'1979' Iran Revolution game envisioned as 'social political' title, with sandbox and strategy elements

1979: The Game is not much of a game yet. "For now, we do not have a demo to show," creator Navid Khonsari told Joystiq, when we inquired about the intriguing, and equally mysterious, project said to depict the Iran Revolution from various perspectives. 1979 made its surprise debut in a broad interview with Khonsari conducted by Russian network RT earlier this month. That debut consisted of little more than a logo (seen above) and some vague, conceptual discussion about the game.

Khonsari confirmed that 1979 is indeed a property of Ink Stories, his multimedia production company, but "we do have a number of partners, which I am not at liberty to mention," he noted. Currently, the game is "in development" -- meaning that the pre-production design is "locked down" -- and the developers are "working with a number of unique game engine prototypes in order to release this game simultaneously on a number of platforms." Khonsari added that this early development phase includes testing out "a number of different designs" for the gameplay.

"I would like to see 1979 as a console game with sandbox elements," he explained, without confirming that a console release would be definite. "In particular, we are creating three unique opening levels that allow the player to choose which way they want to get into Iran to free the hostages [at the US Embassy]." Khonsari added that the game's narrative would draw upon "historical truths of the time" and "will provide three, distinctive sandbox environments."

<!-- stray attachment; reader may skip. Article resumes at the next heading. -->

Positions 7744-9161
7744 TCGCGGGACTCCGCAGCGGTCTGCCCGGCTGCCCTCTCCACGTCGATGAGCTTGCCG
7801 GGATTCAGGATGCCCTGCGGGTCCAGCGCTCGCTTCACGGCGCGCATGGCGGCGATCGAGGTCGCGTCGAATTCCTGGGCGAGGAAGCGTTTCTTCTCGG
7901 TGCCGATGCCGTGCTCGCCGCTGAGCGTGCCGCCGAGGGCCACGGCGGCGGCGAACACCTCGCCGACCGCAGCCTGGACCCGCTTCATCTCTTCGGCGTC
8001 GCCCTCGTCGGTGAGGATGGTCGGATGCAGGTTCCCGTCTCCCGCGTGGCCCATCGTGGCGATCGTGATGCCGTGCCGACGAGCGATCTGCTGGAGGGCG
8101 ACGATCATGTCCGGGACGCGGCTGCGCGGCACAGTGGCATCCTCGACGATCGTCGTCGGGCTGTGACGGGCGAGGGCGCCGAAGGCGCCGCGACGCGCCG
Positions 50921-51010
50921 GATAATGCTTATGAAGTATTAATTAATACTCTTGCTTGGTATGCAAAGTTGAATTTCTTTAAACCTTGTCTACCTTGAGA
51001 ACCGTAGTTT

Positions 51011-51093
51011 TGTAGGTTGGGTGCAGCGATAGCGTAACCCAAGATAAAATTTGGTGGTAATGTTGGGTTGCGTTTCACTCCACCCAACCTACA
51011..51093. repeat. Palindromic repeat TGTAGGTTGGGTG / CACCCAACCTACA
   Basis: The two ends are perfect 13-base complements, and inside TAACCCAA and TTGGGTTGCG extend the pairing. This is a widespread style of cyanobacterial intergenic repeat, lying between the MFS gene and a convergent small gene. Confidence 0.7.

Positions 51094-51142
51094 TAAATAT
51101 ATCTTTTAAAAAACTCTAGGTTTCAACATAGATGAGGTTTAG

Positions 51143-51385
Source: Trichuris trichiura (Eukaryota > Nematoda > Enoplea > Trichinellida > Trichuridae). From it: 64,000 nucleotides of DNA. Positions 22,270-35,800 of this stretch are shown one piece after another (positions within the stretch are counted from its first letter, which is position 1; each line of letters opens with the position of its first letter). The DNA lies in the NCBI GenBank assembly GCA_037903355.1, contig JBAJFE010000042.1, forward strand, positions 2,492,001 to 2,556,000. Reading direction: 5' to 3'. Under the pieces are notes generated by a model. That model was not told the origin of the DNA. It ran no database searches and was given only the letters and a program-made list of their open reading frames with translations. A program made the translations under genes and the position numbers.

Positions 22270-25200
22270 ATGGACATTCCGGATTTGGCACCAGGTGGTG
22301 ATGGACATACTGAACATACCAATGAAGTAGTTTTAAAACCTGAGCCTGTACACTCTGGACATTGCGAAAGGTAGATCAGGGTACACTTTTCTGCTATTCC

Khonsari described 1979 as a "social political game" that, in addition to open-world, sandbox environments, could feature "strategy elements with the use of AI combatants." Once in Iran, additional player-controlled characters would be introduced, "allowing you the ability to play a number of different roles," he added of the game's lofty design goals. And he wasn't finished: "The multiplayer aspect is something I am really excited about, but is still in the works." (No kidding.)

As improbable as it may seem for all of these elements to come together into a marketable game (the purposeful ambiguity of who's "good" or "bad" in 1979 sounds novel, but it's also risky), Khonsari is no stranger to seeing challenging and innovative projects through to the end -- he's had his hand in Grand Theft Auto 3, Bully and Alan Wake, to name a few. "We are on course to self-publish," he declared, "but the interest from third parties has been overwhelming, so we are weighing those options."

This article was originally published on Joystiq.